When 14 African countries gathered in the town of Phokeng near Rustenburg in South Africa recently to compete in the Special Olympics Africa Unity Cup, football was not the most important thing on their mind – even though at stake was a place at next year's 2013 Special Olympics Unity Cup in Rio de Janeiro. Instead, feelings of togetherness and stories of self-belief helped along by sport were on display.

“My disability does not make me a lesser person,” said Namibian Deon Namiseb, who shared his emotional life story at the opening ceremony. When he was born in 1978, doctors said that he had several disabilities, and he was literally placed in a corner to be forgotten. He was taken in by an aunt, and since then, he has not looked back. As an International Global Messenger, the Namibian represents millions of athletes with disabilities, and he hopes to raise awareness by speaking out about the power of sports.

This has allowed him to leave his difficult past behind him, and he only looks ahead, saying: “Both my present and future are full of hope." Namiseb, who is a coach at the FIFA Football for Hope Centre in Katatura, is also full of praise for the Special Olympics. “It is a passion, a big passion. Tears are running, full of happiness, full of sadness. This organisation has changed my life through football."

'It has to start with us and it has to grow with us'
At the Unity Cup in South Africa, Namiseb said that when the teams entered the opening ceremony, they were all standing together. “You could see them uniting. And the thing that made this possible was our shared love for the game of football. This has helped us unite our beautiful cultures, our African drum beat and our singing and dancing. We are all one. Coming here to play football together will ensure that we learn to accept each other, irrespective of any disability.”

Namiseb went on to say that it was vitally important that people should get to know each others' cultures, should know where they come from and understand that people with disabilities can do many things that others can't do. “It is all about the youth – it has to start with us and it has to grow with us, so that we can change the mindset of people. It is not the disability that counts, it is abilities. This understanding will help us become the leaders of tomorrow, to spread the word of the Special Olympics and to make a change in our communities. It is important that all people – irrespective of their disability are treated equally, the way they deserve to be treated and the way you would like to be treated.”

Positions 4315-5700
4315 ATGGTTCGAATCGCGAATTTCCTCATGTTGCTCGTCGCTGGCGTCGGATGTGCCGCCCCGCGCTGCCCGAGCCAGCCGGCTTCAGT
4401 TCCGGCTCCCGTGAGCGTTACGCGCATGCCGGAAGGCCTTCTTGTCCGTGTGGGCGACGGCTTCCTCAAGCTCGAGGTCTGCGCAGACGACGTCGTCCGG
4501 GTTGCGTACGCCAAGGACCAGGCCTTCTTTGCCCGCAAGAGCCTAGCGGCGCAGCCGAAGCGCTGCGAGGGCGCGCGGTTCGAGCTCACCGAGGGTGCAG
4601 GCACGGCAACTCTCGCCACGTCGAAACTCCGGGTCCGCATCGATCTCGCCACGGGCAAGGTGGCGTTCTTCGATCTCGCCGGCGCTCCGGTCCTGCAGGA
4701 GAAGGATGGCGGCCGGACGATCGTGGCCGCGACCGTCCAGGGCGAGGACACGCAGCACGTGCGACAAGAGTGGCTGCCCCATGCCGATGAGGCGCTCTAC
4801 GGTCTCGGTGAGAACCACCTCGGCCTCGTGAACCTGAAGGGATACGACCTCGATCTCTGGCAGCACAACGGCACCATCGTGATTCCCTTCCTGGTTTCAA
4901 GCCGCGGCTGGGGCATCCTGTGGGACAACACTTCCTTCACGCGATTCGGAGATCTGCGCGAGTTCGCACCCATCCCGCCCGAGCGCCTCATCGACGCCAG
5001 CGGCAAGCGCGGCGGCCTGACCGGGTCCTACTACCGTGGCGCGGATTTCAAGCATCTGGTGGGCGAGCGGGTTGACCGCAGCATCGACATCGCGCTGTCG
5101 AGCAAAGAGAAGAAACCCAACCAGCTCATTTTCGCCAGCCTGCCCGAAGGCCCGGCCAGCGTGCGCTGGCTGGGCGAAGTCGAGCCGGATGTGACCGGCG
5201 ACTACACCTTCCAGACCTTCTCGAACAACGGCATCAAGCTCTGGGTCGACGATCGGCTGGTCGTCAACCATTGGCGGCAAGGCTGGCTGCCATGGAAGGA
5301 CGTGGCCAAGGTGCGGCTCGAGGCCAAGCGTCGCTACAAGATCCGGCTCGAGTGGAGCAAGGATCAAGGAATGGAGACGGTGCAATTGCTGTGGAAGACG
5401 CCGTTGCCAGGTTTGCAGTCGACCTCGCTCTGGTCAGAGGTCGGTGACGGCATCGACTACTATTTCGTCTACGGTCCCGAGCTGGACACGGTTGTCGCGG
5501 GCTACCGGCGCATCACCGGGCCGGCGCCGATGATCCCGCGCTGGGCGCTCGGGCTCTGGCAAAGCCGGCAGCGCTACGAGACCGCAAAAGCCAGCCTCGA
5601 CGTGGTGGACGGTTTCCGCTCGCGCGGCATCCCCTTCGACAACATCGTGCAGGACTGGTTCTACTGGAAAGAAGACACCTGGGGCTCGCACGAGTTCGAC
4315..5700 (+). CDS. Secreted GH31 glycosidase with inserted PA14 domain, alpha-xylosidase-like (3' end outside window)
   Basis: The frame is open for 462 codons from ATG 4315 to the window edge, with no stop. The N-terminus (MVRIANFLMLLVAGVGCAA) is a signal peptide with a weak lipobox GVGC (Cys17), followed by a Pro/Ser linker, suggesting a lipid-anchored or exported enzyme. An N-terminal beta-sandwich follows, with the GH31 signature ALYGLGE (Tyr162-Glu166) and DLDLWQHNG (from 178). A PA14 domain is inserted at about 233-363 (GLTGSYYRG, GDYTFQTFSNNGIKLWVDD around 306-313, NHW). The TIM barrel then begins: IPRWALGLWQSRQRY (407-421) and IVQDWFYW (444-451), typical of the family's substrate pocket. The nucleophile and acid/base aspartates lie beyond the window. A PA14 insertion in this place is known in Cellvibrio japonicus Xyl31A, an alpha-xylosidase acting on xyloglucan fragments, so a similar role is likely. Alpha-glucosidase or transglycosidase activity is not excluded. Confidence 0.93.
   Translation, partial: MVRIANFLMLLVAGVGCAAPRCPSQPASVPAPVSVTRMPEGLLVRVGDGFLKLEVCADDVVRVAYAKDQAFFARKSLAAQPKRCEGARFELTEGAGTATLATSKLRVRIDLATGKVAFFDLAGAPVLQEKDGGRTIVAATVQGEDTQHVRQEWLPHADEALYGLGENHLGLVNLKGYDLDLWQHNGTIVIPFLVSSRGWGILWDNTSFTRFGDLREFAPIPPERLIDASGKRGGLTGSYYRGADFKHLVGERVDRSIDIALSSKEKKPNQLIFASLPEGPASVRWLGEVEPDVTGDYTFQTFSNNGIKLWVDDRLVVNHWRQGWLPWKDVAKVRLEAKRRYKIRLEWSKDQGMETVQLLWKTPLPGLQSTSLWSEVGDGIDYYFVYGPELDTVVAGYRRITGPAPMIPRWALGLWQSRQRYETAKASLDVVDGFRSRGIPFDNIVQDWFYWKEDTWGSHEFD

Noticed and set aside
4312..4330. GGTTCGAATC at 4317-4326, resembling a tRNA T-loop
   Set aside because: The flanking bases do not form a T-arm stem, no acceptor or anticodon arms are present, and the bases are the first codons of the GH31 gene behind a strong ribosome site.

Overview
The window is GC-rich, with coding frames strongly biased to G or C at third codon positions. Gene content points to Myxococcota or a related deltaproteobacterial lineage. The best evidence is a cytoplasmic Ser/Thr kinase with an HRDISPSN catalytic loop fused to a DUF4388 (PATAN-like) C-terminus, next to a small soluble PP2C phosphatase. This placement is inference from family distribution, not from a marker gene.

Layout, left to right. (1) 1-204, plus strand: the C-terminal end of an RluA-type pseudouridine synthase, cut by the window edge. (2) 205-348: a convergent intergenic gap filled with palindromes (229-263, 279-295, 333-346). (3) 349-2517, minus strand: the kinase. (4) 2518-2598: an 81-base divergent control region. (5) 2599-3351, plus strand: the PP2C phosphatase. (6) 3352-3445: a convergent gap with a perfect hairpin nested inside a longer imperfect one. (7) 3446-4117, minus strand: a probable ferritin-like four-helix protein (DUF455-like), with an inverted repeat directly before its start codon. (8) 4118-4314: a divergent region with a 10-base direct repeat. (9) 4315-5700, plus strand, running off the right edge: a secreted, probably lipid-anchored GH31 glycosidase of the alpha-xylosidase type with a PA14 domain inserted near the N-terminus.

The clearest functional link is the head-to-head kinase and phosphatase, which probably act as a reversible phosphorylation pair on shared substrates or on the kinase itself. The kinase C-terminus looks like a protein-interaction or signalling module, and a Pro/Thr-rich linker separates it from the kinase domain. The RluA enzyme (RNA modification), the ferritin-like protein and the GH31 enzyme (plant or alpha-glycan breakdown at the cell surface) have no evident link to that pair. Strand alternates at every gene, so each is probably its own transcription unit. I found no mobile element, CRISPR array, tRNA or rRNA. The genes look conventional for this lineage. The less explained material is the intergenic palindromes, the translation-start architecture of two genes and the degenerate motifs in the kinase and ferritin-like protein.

The competition (3-6 October) was run as a seven-a-side tournament, with both male and female events. The participating countries were South Africa, Tanzania, Botswana, Burkina Faso, Côte d'Ivoire, Kenya, Malawi, Mauritius, Namibia, Nigeria, Senegal, Swaziland, Uganda and Zambia. South Africa qualified for the final after beating Kenya on penalties in the round of the last four, while Tanzania beat Côte d'Ivoire in the other semi-final. In the championship match the hosts then managed a 3-2 win against Tanzania, while the Ivorians took third place after hammering Kenya 4-0. South Africa, Tanzania and Côte d'Ivoire will thus represent the continent in Brazil next year.

The competition follows on from the Football for Hope festival, which was held in Johannesburg during the 2010 FIFA World Cup South Africa™. On that occasion 32 teams, made up of players from disadvantaged backgrounds, travelled from all corners of the globe to compete in the Football for Hope festival (see link on the right for more information).

A lasting feeling
Along with the football, there were several youth initiatives held to celebrate the Special Olympics and continue the legacy of the founding member, Eunice Kennedy Shriver, who started the movement in 1968. Since then, the organization has grown from a few hundred athletes to more than 3.7 million, who participate in year-round sports training, athletic competition and other related programs in some 170 countries.
One of the highlights of the programmes was the Youth Activation Summit, which was attended by people with, and without intellectual disabilities. The theme of the event was 'Dignity Revolution', which focused on respecting and treating everyone as equal. Opportunities were given to athletes and their parents to do presentations, to share their experiences and show what the Special Olympics has done for them.
Another highlight of the tournament was a Special Olympics Celebrity Challenge, which allowed Special Olympic athletes to compete against celebrities and footballing legends such as former Bafana Bafana captain Lucas Radebe, Desiree Ellis, who captained South Africa's women's national team and NBA legend Dikembe Mutombo.
The 2012 Special Olympics Africa Unity Cup will be remembered for providing a platform for African nations to discuss and hopefully address the needs of over 20 million African people with an intellectual disability in the areas of sport, health, education and leadership, creating life-changing opportunities. And with such worthwhile goals, it is hardly surprising that football was not the only thing that got people talking.